5.9 In Scotland the 2009 Scottish Health Protection Network guidance (see paragraph 3.3) advised that new entrants should be identified for screening from, for example, new registrations with primary care. To ensure screening/case finding can be as effective as possible, it is important that migrants (including temporary workers) are positively supported to register with local GPs . This work should recognise that new entrants to countries can present particular challenges for health services, not least difficulties in respect of language/cultural barriers. Therefore multidisciplinary teams should work with statutory and voluntary groups that have regular contact with new entrants to support them registering with GPs.
5.10 Primary care staff should identify and refer those individuals known to be at risk of TB and NHS Boards should ensure that primary care staff are able to assess new entrants and refer as appropriate (for chest x-ray, to a local skin test/interferon gamma clinic, or a TB clinic) in line with National Guidance.
5.11 Multidisciplinary teams locally should ensure the provision of adequate language translation facilities to support case-finding by staff.
5.12 It should be recognised that these actions will increase demand on public health and clinical services.
Detecting TB in high risk groups
5.13 It is a recognised fact that certain population sub-groups are at higher risk of TB than others. Individuals from other parts of the world, including the Indian sub-continent, sub-Saharan Africa and China, and some parts of Eastern Europe, are more likely to be at risk of being infected. Likewise those from deprived areas, with serious alcohol or drug related problems, or with certain other co-morbidities are equally likely to be at greater risk. 5.14 This is an important area and the TB Action Plan Working Group recognises the importance of ensuring equitable treatment to all members of society in line with the Quality Strategy.
5.15 The main risk factor for TB infection in Scotland, excluding place of birth, is problem alcohol use. However incidence of TB is influenced by - and associated with - other social risk factors as well. These include poor nutrition, poor access to healthcare, homelessness, problem drug use and imprisonment. It is of note that some of these groups are almost hidden within the community and unlikely to register with GPs to access primary care. They may present late and adhere poorly to treatment, increasing the risk of spread of TB and emerging drug resistance. TB is one of a number of disease that contributes to the continuing inequality in health experienced by those living in deprived communities relative to those in affluent communities.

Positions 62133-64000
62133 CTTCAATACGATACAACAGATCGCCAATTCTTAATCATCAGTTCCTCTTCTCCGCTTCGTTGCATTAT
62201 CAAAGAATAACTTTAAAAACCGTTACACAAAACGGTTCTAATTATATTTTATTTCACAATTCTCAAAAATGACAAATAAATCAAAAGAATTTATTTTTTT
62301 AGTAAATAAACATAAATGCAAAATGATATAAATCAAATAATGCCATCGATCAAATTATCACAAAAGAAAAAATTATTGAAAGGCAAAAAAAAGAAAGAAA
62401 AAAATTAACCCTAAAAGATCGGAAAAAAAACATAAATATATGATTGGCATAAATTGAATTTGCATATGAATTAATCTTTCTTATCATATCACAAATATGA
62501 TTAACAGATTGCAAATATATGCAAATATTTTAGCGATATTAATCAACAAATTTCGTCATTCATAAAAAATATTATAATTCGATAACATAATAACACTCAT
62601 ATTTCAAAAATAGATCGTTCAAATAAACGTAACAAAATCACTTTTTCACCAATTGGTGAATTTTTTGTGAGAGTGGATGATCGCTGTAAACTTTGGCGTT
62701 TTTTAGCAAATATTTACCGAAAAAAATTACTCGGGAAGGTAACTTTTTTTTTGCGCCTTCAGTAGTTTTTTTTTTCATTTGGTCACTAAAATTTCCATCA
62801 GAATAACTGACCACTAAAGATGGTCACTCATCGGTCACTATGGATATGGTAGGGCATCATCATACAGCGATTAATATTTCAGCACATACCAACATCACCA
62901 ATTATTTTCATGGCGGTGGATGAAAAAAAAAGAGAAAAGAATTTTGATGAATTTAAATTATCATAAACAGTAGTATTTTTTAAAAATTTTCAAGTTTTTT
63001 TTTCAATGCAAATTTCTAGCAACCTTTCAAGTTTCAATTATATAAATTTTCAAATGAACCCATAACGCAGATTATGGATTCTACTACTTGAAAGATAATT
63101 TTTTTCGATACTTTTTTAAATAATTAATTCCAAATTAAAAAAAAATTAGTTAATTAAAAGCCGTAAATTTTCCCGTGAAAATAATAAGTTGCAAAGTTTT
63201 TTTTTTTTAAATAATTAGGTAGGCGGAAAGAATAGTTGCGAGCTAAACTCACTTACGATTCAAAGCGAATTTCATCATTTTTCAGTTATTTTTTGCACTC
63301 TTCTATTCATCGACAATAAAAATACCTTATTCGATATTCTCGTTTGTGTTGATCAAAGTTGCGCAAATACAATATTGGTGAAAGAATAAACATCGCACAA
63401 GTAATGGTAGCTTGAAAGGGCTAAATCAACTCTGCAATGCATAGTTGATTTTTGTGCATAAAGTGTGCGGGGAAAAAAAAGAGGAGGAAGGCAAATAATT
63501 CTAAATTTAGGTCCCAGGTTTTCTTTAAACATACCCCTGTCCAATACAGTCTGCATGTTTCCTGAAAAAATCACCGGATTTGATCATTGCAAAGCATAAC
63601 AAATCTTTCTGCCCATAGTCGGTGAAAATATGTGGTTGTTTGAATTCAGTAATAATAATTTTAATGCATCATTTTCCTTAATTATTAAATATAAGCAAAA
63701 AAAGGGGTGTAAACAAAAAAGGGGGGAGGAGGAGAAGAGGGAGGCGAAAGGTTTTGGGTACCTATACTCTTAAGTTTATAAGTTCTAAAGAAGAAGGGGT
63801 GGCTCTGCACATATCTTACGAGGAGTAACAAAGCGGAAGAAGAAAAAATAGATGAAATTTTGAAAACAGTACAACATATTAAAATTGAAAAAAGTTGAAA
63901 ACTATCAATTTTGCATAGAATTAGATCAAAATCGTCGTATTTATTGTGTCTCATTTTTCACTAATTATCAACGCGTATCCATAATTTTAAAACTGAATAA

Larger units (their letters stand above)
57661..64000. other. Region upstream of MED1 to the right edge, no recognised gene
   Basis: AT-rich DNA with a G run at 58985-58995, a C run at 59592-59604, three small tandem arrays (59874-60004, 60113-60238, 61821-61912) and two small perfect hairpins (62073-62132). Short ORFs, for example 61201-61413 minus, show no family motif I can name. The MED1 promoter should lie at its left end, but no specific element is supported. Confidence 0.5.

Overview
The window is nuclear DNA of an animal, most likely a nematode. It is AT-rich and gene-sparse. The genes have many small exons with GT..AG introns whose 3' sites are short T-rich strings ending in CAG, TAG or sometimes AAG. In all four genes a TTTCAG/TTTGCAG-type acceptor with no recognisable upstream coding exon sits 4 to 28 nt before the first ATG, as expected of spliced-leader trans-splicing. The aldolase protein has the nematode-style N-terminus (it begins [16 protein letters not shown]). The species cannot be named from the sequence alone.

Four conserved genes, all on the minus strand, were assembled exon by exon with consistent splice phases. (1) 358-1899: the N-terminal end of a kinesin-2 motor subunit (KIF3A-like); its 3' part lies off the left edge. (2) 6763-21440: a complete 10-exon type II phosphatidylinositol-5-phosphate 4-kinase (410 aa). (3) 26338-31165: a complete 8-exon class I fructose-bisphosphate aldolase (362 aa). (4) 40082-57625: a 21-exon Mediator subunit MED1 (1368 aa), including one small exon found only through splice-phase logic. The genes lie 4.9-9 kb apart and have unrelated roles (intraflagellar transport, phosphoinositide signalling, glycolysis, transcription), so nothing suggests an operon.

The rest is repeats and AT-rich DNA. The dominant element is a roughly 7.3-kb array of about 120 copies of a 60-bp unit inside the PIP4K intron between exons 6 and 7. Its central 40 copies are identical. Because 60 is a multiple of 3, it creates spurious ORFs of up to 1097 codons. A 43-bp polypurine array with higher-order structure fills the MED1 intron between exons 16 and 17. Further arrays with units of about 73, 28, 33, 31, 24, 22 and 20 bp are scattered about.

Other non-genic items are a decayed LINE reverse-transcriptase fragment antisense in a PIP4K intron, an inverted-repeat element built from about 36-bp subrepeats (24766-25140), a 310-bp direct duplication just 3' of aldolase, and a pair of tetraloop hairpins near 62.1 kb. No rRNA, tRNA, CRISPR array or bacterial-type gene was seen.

5.16 A stocktake of TB services within Scotland carried out by Health Protection Scotland for the TB Action Plan highlighted that of those Boards that responded to the stocktake, five do not undertake work to detect TB in populations that are at higher risk of being infected.
5.17 The Working Group is aware of the NICE initiative to develop guidance on the public health programme aimed at reducing the transmission of TB among hard-to-reach groups. NICE defines hard to reach groups as:
Children, young people and adults whose social circumstances or lifestyle, or those of their parents or carers, make it difficult to:
- o recognise the clinical onset of tuberculosis
- o access diagnostic and treatment services
- o self-administer treatment (or, in the case of children and young people, have treatment administered by a parent or carer)
- o attend regular appointments for clinical follow-up.
5.18 Scotland has contributed to the development of this guidance. The Working Group recommends that the Scottish Health Protection Network review the output of this work when it is published (expected March 2011) to consider its applicability in Scotland.
5.19 In the meantime, and while this work is progressing, multidisciplinary teams/local services should be aware of those groups in their area which are most difficult to reach and should design approaches to better reach them. This work should include discussions with local partners such as addiction services about approaches to raise awareness of TB amongst hard-to-reach groups in their area.